Water for agriculture

“We now have irrigation water all year round and know how to use the water as economically as possible and how to maintain the canals.” - Pascaline Niyonzima from Bujumbura Rural in Burundi.

Without water, no agriculture. No less than 70% of all the freshwater on this planet is used for agriculture. 

In developing countries, people are often engaged in subsistence agriculture: they produce just enough to feed their families. But how do you do that when there is no water available? Join For Water and its partners work on irrigation projects. We do this in cooperation with farmers' committees, but also with subsistence farmers. We provide different types of irrigation: from canals to sustainable drip irrigation in the driest regions. In Belgium, we are raising awareness about the impact of our consumption choices, which put pressure on water resources elsewhere in the world.

Growing food demand

Globally, one in ten people is suffering from malnutrition. That is too crazy for words, knowing that one third of the world's food production is lost. The FAO, the UN's agricultural and food organisation, expects a 55% increase in food demand by 2030 and 70% by 2050.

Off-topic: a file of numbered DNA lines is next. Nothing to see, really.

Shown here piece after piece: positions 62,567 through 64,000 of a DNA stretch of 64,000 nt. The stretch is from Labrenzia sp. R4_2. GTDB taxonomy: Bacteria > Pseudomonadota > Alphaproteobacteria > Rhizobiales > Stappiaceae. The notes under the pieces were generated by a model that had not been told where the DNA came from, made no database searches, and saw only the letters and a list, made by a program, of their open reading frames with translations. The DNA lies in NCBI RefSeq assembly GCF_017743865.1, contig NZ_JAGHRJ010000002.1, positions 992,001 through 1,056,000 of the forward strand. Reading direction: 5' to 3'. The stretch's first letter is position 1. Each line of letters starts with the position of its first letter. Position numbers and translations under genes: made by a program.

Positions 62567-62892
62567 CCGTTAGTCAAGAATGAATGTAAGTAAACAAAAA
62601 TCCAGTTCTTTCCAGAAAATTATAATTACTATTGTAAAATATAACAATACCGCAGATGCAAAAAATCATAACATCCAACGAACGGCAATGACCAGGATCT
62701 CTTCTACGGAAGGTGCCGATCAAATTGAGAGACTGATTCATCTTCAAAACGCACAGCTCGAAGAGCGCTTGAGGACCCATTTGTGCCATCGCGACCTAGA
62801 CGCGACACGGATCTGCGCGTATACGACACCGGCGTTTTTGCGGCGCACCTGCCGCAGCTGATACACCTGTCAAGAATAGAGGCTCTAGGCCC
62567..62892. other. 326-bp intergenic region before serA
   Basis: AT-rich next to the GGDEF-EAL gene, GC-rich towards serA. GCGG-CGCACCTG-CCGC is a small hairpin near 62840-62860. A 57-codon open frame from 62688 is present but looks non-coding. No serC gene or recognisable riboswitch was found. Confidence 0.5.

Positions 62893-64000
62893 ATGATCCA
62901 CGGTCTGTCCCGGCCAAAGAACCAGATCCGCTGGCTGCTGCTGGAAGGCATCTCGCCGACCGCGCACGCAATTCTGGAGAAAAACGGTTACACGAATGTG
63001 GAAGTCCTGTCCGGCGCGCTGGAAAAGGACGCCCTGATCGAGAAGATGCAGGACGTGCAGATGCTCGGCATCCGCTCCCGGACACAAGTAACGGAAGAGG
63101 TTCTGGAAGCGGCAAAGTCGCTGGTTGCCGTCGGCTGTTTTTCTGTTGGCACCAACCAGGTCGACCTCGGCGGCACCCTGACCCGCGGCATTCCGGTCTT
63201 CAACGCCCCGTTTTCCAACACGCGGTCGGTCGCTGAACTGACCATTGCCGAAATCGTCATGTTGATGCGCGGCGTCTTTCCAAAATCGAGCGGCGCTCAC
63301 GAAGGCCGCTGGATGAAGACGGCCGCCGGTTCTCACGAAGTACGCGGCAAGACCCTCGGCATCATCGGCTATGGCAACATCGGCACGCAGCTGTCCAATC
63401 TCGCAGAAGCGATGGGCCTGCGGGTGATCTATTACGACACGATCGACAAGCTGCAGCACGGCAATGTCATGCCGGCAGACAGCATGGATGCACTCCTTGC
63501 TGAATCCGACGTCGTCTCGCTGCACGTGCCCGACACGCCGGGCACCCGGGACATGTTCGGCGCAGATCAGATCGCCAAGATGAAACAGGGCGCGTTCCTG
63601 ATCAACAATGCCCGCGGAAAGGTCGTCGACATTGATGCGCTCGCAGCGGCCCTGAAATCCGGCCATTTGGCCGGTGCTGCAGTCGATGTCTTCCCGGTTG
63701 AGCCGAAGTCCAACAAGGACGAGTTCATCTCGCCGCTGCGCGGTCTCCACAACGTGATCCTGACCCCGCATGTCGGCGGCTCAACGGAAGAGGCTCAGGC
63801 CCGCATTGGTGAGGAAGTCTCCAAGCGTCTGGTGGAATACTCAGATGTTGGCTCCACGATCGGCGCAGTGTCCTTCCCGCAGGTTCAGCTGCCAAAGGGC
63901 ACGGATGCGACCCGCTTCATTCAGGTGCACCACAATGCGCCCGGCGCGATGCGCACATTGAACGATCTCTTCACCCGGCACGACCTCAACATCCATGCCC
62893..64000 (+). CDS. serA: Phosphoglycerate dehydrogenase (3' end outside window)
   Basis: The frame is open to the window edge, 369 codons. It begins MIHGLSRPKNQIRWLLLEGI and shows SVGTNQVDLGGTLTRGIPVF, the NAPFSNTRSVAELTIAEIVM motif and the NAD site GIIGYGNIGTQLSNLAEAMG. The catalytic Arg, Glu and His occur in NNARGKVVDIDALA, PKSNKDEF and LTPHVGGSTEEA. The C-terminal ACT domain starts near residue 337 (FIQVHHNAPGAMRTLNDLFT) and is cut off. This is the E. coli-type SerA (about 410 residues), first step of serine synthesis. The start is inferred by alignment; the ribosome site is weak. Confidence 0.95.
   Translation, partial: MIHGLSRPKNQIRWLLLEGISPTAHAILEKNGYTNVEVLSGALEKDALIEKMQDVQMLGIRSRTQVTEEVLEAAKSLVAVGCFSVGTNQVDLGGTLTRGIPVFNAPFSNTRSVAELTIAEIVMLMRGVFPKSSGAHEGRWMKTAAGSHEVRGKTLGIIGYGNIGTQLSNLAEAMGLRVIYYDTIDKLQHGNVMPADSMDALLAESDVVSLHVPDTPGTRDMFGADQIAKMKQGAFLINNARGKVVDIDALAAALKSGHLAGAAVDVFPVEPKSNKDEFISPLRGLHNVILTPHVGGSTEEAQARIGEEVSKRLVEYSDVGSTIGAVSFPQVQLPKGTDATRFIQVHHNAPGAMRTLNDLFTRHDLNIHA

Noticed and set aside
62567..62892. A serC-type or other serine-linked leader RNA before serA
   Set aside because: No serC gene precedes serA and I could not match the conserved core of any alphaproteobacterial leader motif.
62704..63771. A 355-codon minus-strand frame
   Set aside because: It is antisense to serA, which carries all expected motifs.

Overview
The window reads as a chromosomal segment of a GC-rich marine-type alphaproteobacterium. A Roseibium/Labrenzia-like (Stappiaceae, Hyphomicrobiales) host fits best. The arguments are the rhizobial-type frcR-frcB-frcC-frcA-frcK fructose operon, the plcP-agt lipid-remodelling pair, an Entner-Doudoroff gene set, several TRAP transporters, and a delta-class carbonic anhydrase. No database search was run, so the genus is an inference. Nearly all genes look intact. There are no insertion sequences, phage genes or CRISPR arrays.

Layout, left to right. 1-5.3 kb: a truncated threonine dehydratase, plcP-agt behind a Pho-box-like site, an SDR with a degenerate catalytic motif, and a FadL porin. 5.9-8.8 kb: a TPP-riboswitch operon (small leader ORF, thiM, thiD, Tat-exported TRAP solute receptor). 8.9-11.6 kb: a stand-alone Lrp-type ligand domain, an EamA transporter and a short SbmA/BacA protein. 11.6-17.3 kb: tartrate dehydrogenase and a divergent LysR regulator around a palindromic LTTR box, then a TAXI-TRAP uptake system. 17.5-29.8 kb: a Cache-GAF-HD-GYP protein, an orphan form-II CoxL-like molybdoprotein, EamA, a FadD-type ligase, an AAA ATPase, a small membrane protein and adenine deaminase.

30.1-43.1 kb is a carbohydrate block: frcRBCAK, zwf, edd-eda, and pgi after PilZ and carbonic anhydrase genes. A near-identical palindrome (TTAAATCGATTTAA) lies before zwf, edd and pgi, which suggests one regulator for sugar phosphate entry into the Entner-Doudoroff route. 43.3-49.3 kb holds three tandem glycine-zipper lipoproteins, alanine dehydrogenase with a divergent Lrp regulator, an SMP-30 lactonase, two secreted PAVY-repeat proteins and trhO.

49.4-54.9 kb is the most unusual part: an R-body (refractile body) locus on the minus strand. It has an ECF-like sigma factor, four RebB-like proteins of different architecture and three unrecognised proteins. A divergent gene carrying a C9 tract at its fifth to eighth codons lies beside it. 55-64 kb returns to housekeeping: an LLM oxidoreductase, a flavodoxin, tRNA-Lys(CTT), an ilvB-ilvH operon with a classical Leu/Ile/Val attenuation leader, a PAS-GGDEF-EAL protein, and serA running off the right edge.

Producing food often requires an enormous amount of water. Producing 1 hamburger requires 2,500 litres of water (water that is needed to grow the crops that feed the cow). To grow the beans for 1 cup of coffee, 176 litres of water are needed. By 2030, 20% more fresh water will be needed for our food production.

Will there still be enough water for agriculture in the future? Industry is also demanding ever more water, and nature also has a right to sufficient water for the preservation of its ecosystems. A commitment to sustainable agricultural techniques and sustainable consumption choices will therefore be essential.
 

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